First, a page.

1 - Arctic Security  pp. 3-19

Arctic Security

By Franklyn Griffiths

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Invited to sum up at the end of a distinguished international conference on Arctic policy, law, and security in an era of climate change, I chose not to listen primarily for commonalities and differences in the national perspectives of the eight Arctic countries. Instead, it seemed more promising to ask, “Where do we go from here?” and to begin by considering “Where is here?” in the first place. Now, in early 2011, I write with the same questions in mind, but with the intention to elaborate. I start with impressions of the meeting and then open a discussion of tendencies in domestic and international interaction among the Arctic states. Lacking the knowledge required to consider the tendencies of all eight, I confine myself to the Canadian case, which I know best, and to Russia, which holds the future of Arctic international relations very largely in its hands. I end with thoughts on answers to the question of where next in light of recent developments, principally the appearance of the U.S. Navy's “Arctic Roadmap.”

points of departure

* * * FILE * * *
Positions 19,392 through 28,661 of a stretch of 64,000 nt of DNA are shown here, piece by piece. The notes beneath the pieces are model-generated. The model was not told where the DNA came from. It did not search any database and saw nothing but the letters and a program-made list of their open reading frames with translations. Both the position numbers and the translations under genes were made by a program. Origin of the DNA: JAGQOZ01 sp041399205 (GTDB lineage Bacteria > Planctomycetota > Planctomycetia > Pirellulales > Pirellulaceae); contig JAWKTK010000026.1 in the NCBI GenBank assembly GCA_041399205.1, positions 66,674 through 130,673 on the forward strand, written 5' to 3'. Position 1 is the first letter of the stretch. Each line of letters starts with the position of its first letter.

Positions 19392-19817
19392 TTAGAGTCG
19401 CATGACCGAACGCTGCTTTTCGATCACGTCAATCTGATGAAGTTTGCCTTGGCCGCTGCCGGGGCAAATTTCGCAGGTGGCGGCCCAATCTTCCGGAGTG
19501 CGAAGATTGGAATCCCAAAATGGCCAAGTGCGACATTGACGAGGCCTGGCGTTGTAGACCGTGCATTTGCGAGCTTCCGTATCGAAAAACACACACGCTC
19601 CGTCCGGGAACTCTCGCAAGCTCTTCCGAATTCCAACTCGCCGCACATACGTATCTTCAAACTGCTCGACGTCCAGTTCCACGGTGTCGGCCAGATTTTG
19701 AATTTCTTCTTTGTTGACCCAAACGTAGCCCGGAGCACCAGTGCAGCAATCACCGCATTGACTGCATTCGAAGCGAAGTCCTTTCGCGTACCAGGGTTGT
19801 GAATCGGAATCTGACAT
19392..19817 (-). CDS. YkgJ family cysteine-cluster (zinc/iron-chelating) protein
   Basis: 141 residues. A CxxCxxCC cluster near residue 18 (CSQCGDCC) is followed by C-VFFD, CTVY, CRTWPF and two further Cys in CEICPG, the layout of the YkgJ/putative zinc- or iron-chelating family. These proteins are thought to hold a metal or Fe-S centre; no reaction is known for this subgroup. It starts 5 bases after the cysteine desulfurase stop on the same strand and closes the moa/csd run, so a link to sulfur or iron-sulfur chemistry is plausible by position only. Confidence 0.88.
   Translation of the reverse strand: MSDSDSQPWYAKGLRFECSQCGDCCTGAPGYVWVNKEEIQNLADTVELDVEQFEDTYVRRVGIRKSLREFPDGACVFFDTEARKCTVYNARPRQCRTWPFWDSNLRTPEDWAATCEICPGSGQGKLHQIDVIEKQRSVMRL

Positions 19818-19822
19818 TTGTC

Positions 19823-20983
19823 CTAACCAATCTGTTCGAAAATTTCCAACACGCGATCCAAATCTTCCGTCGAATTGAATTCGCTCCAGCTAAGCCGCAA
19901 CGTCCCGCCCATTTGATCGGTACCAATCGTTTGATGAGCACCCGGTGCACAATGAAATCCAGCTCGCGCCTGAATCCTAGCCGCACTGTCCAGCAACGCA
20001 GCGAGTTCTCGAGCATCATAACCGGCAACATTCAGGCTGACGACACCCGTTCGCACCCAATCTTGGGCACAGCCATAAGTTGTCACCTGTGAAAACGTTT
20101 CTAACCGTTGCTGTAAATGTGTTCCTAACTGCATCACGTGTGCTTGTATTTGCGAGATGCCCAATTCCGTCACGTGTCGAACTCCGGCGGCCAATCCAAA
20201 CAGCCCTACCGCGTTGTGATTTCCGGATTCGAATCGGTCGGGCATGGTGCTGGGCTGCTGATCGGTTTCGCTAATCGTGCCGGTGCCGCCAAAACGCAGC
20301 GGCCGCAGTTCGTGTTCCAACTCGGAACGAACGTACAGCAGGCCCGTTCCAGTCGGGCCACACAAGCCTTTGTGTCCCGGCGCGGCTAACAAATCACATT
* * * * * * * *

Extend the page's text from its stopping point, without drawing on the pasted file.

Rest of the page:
The conference that gave rise to this book was conducted by Commander Kraska, the volume editor, and held at the U.S. Naval War College in September, 2009. Discussions at the conference were marked by consensus on some matters, ambiguity on others, and silence on still others. As to consensus, it seemed generally to be agreed that prevailing commentary on the Arctic is too much given to drama and exaggeration when it comes to the potential for international competition and conflict. At issue here are frequent references to an Arctic meltdown, to the perfect storm that's just ahead as states clash in pursuit of resources and are ensured access to them, to the Arctic as location for the start of World War III, and so on. Prompted by certain expert analysts (purveyors of polar peril, I call them) and amplified by news editors and journalists in search of a story, the outcome is ill-judged reportage that captures public attention by overstating the likelihood of armed conflict and the need to be on guard. As I interpret the thoughts of my colleagues, there is a tacit transnational agreement among informed Arctic observers that this kind of talk is not to be trusted.

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